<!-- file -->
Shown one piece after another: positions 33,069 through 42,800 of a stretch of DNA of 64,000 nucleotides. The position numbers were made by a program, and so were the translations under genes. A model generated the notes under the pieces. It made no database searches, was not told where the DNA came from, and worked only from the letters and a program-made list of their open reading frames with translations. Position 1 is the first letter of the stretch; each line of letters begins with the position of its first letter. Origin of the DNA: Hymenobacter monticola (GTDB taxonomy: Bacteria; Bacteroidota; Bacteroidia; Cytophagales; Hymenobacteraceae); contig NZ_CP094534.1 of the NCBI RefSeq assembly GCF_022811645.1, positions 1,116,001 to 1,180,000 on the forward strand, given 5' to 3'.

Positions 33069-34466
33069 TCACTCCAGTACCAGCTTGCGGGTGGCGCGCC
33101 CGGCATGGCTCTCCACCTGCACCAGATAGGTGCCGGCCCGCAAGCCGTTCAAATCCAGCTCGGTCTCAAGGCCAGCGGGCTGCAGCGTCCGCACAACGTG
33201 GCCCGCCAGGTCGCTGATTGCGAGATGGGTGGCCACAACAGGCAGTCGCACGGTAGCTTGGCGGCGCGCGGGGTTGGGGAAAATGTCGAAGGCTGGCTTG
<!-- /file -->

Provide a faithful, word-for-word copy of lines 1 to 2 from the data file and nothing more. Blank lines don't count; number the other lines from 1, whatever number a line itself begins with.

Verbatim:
Shown one piece after another: positions 33,069 through 42,800 of a stretch of DNA of 64,000 nucleotides. The position numbers were made by a program, and so were the translations under genes. A model generated the notes under the pieces. It made no database searches, was not told where the DNA came from, and worked only from the letters and a program-made list of their open reading frames with translations. Position 1 is the first letter of the stretch; each line of letters begins with the position of its first letter. Origin of the DNA: Hymenobacter monticola (GTDB taxonomy: Bacteria; Bacteroidota; Bacteroidia; Cytophagales; Hymenobacteraceae); contig NZ_CP094534.1 of the NCBI RefSeq assembly GCF_022811645.1, positions 1,116,001 to 1,180,000 on the forward strand, given 5' to 3'.

Positions 33069-34466